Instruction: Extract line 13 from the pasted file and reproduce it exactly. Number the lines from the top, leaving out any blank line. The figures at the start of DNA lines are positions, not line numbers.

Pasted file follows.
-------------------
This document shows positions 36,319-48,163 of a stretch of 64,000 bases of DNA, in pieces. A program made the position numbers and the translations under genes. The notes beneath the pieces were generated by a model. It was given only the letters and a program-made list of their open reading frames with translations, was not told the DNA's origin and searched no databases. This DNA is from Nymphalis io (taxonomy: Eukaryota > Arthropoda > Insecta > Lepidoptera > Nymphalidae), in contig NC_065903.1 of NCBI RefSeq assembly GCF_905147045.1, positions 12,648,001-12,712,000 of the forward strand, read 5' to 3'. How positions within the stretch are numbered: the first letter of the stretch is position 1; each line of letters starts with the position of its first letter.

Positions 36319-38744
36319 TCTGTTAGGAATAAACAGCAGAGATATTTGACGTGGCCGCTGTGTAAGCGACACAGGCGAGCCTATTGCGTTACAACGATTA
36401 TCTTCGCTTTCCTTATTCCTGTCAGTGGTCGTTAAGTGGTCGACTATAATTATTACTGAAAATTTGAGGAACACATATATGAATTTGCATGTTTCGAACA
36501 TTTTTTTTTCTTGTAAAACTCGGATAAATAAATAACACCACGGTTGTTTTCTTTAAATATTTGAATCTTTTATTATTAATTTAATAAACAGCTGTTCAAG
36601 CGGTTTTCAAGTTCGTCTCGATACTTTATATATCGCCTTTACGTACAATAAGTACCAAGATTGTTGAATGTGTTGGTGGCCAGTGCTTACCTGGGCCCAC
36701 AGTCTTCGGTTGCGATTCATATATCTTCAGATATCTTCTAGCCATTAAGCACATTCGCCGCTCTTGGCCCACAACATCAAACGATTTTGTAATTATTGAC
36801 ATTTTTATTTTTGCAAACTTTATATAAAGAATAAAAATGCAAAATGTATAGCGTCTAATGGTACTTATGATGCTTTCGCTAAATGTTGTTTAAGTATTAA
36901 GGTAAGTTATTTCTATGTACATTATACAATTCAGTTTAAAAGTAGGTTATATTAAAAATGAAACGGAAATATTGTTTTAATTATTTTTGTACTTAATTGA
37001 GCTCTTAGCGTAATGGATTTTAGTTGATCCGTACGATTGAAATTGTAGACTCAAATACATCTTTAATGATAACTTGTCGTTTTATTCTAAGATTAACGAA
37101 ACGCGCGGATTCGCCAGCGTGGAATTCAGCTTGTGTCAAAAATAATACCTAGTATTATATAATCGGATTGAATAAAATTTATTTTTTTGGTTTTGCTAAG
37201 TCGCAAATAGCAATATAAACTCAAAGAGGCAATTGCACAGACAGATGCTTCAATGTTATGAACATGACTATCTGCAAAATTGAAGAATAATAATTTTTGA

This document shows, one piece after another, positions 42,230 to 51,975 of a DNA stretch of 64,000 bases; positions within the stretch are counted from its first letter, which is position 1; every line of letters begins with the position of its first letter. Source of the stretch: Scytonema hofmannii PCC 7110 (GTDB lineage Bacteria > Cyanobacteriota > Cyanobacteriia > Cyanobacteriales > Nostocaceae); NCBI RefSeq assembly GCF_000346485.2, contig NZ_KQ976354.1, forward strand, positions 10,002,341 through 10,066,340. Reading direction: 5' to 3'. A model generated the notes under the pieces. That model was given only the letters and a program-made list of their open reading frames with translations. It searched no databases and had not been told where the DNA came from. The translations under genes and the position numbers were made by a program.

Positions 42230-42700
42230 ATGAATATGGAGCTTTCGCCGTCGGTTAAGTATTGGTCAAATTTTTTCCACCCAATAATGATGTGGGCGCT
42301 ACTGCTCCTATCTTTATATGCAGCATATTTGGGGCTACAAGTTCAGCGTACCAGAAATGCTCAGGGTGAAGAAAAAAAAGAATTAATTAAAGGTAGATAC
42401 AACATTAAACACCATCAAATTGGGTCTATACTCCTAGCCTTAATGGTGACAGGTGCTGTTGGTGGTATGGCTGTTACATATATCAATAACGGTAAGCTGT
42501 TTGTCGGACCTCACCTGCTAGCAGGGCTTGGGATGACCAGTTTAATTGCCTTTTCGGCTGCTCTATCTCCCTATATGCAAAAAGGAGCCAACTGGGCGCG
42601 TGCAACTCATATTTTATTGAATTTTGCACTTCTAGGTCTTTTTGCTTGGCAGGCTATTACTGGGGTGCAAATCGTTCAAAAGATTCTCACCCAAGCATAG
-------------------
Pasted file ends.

This document shows, one piece after another, positions 42,230 to 51,975 of a DNA stretch of 64,000 bases; positions within the stretch are counted from its first letter, which is position 1; every line of letters begins with the position of its first letter. Source of the stretch: Scytonema hofmannii PCC 7110 (GTDB lineage Bacteria > Cyanobacteriota > Cyanobacteriia > Cyanobacteriales > Nostocaceae); NCBI RefSeq assembly GCF_000346485.2, contig NZ_KQ976354.1, forward strand, positions 10,002,341 through 10,066,340. Reading direction: 5' to 3'. A model generated the notes under the pieces. That model was given only the letters and a program-made list of their open reading frames with translations. It searched no databases and had not been told where the DNA came from. The translations under genes and the position numbers were made by a program.